Building Your Kindness Postbox Network

The core of building a network for your Happiness Postbox is having willing recipients, and a source of people who are willing to contribute letters, artwork, poetry, or anything else they think of to bring a smile to someone’s face.

In this article, we’ll cover how you can effectively build both elements to have a strong network of people for your Kindness Postbox.

Who Should Be Receiving Your Letters?

Let’s focus on the recipient of your letters first. For the original Kindness Postbox, we chose the residents of a local care home to work with, but you could send your letters to anyone you think deserves to have their day brightened. Care homes, orphanages, homeless shelters, and hospitals are all examples of places with people who could benefit from a Kindness Postbox.

In this article, we’ll talk about our experience with care homes, but the principles will be the same for any place you decide to send your letters to.

The most important thing before you begin is to make contact with the recipients. If you’re not sure of where you want to put your box, you can search “care homes in my area” or other similar searches on Google to get a list of potential places to work with. In our case, we knew our target venue and made contact with the Event Coordinator in our local care home, but if your target venue doesn’t have someone in a similar role, then a general manager should be your first port of call.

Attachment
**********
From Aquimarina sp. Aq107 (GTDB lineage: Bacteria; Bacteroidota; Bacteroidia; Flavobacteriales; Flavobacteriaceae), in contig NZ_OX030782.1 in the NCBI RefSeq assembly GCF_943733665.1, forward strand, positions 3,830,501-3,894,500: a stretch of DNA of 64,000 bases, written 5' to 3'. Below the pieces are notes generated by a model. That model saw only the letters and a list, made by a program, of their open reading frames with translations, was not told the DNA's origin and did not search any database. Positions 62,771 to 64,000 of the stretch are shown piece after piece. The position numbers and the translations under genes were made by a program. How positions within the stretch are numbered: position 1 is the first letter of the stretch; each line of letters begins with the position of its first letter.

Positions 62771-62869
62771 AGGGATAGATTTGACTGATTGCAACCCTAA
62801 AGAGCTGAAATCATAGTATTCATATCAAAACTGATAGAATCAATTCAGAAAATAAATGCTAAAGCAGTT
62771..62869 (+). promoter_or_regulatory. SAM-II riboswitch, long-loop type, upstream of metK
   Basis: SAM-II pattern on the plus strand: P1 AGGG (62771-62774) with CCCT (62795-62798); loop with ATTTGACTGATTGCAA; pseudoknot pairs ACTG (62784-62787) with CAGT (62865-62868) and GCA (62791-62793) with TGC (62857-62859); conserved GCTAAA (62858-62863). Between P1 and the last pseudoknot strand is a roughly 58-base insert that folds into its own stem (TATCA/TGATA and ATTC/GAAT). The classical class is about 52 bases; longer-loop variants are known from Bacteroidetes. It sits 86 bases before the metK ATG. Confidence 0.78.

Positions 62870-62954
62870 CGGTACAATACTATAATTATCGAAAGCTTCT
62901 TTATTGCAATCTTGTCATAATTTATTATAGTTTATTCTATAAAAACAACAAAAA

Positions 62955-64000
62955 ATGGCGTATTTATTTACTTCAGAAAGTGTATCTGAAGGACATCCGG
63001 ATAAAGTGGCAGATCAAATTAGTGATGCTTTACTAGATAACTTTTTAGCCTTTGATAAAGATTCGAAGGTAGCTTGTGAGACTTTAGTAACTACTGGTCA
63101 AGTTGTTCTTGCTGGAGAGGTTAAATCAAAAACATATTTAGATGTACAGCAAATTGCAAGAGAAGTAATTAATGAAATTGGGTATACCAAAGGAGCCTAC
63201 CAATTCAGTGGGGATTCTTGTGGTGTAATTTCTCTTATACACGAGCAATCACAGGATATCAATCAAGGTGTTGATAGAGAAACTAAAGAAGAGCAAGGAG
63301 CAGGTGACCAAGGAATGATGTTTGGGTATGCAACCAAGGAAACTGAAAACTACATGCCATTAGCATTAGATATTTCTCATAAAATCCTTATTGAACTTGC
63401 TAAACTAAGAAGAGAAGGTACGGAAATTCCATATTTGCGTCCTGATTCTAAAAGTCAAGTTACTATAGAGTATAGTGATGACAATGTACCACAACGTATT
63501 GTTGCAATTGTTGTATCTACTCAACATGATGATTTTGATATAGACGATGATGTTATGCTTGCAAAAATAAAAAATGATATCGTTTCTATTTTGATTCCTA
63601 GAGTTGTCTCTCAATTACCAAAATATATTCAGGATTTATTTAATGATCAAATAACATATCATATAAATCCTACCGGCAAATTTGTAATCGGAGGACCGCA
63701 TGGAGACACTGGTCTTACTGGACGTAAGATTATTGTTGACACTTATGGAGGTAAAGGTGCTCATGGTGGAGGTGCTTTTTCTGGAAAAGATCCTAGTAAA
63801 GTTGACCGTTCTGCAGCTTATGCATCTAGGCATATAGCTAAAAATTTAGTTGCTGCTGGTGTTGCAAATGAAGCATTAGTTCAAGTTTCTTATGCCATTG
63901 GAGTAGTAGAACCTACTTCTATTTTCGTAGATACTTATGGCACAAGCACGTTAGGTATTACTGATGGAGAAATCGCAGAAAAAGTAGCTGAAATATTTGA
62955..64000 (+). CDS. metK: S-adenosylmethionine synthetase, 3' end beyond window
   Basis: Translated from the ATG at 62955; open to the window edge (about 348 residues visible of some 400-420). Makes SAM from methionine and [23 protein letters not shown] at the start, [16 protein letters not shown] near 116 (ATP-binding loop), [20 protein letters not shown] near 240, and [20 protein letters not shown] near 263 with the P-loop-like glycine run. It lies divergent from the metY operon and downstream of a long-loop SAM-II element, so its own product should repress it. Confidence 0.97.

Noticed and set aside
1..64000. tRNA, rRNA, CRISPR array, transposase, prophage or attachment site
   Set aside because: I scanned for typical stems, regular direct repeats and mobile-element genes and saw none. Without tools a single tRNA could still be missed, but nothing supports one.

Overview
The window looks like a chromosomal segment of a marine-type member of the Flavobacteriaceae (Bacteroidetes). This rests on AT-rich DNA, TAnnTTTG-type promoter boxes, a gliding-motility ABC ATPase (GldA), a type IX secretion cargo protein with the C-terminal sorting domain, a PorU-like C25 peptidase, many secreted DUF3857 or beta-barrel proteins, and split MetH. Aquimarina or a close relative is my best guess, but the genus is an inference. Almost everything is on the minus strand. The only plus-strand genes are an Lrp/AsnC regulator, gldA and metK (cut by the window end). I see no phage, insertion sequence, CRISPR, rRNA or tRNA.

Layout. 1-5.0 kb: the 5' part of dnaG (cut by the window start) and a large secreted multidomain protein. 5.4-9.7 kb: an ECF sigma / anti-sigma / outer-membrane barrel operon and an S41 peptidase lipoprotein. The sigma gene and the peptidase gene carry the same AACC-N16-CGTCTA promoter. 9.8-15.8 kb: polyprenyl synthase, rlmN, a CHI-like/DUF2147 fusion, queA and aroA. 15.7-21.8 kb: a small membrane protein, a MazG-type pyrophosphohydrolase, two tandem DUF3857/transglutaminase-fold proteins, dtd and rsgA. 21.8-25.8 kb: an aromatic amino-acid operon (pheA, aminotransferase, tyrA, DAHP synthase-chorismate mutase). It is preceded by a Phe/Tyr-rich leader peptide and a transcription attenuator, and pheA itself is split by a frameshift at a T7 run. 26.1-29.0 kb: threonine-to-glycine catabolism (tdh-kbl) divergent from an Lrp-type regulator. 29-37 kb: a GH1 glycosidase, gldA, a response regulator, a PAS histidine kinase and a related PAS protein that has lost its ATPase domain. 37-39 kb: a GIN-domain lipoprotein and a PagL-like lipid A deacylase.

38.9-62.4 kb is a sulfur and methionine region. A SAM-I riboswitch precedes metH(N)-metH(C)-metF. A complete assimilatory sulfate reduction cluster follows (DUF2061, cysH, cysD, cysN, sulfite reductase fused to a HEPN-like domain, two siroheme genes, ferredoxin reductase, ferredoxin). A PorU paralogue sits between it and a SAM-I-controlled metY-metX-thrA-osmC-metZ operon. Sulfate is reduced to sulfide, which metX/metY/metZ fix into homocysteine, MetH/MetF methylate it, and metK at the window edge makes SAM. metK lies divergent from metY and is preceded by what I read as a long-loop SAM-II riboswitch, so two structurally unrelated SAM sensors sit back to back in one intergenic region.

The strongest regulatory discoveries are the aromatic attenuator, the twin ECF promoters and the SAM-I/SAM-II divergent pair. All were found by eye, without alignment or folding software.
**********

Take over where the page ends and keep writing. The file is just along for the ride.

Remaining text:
Once you’ve explained what you want to do with your Kindness Postbox and gotten permission from the venue it’s time to start working on gathering letters.

How To Get Letters

You can be as creative as you’d like with how you gather your letters. From placing the box in a community hub like a local hall or shop to going into schools to engage with children. The sky really is the limit.

Here are some ideas to get you started!

  • Work with local schools to get letters from children. (Make sure to get parental permission first.)
  • Place the box in a central location where your local community can engage with it.
  • Put out a petition online to get people from further away to send digital letters that you can print out for the postbox. (See our article on building a buzz.)

If you are placing your box in a public area, we would recommend checking on it every few days and making sure it is safe and secure.

Connecting People

If you choose to run your Kindness Postbox as a pen pal system with reciprocal letters you’ll need to make sure to get addresses from the senders. If you’re working with children on this be sure to get parental permission for every step of the process.

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Enjoyed this post about the Kindness Postbox? Try some of our other articles to learn more about how you can start your own Postbox.